It’s one of Mexico’s oldest spirits, but has always played second fiddle to the more ubiquitous tequila. But now the tide could be turning for mezcal. It might just be getting – whisper it – trendy.
The smoky spirit has been quietly gaining fans among foodies worldwide, as appetites for authentic Mexican food and drink have grown.
Both tequila and mezcal are made from agave cacti, also known as magueys. But the specifications for each are quite different.
Where tequila must contain a majority (at least 51%) of steamed blue agave, mezcal is a bit more freewheeling. The spirit can be made from any variety of cactus – and it is roasted, rather than steamed.
“It is the roasting that gives mezcal its smokiness,” said Elisandro Gonzalez-Molina, a co-founder of mezcal producers Mezcal Tosba. “And each type of agave will give you a different flavor.”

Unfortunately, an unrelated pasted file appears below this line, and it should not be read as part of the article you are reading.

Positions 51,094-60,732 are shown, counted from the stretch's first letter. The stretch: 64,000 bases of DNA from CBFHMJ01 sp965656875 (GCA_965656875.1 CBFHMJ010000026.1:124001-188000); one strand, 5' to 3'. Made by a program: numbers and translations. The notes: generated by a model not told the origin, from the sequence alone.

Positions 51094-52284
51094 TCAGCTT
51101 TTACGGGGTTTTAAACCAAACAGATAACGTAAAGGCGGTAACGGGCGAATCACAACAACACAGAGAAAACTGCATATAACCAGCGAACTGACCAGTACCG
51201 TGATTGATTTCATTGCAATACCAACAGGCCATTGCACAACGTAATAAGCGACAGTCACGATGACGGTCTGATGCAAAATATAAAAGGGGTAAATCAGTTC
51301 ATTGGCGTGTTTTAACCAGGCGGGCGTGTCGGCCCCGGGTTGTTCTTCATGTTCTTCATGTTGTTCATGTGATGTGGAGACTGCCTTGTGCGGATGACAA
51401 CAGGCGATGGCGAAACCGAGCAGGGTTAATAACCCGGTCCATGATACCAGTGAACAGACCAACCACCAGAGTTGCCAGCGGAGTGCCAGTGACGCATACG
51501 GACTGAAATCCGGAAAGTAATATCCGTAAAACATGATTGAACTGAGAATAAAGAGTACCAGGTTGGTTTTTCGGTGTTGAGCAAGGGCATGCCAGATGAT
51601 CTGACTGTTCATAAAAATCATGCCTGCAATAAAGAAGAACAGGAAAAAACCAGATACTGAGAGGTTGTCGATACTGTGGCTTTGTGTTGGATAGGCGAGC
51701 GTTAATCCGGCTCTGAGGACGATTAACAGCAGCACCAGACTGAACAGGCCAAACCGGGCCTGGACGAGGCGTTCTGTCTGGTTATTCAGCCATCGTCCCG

The enterprising Mr Gonzalez-Molina responded to the rise in demand for the more traditional drink. And while tequila still makes up the bulk of his business, he is doing a decent trade in mezcal.
He produces his Mezcal Tosba with his cousin and business partner. It’s made in small batches in the Sierra Norte, about 90 miles north east of Oaxaca City. They employ the same production methods as their ancestors did around 500 years ago. Namely, using natural fermentation and a gigantic tractor-pulled stone called a tahona to crush the agave.
Summing up the appeal of mezcal to the more discerning consumer, Gonzales-Molina explains, “Tequila has been made in large productions, and it is very industrial. Mezcal is artisanal.”
Inevitably, some tequila producers have responded to this clamour for authenticity and are reverting to more traditional production methods themselves. Patron, one of the biggest, is increasing its use of the tahona for its Patron Roca brand, which sells for $70 to $90 per bottle.
But with mezcal priced at between $30 and $75 a bottle (depending on age, blend and brand), tequila may yet have a fight on its hands.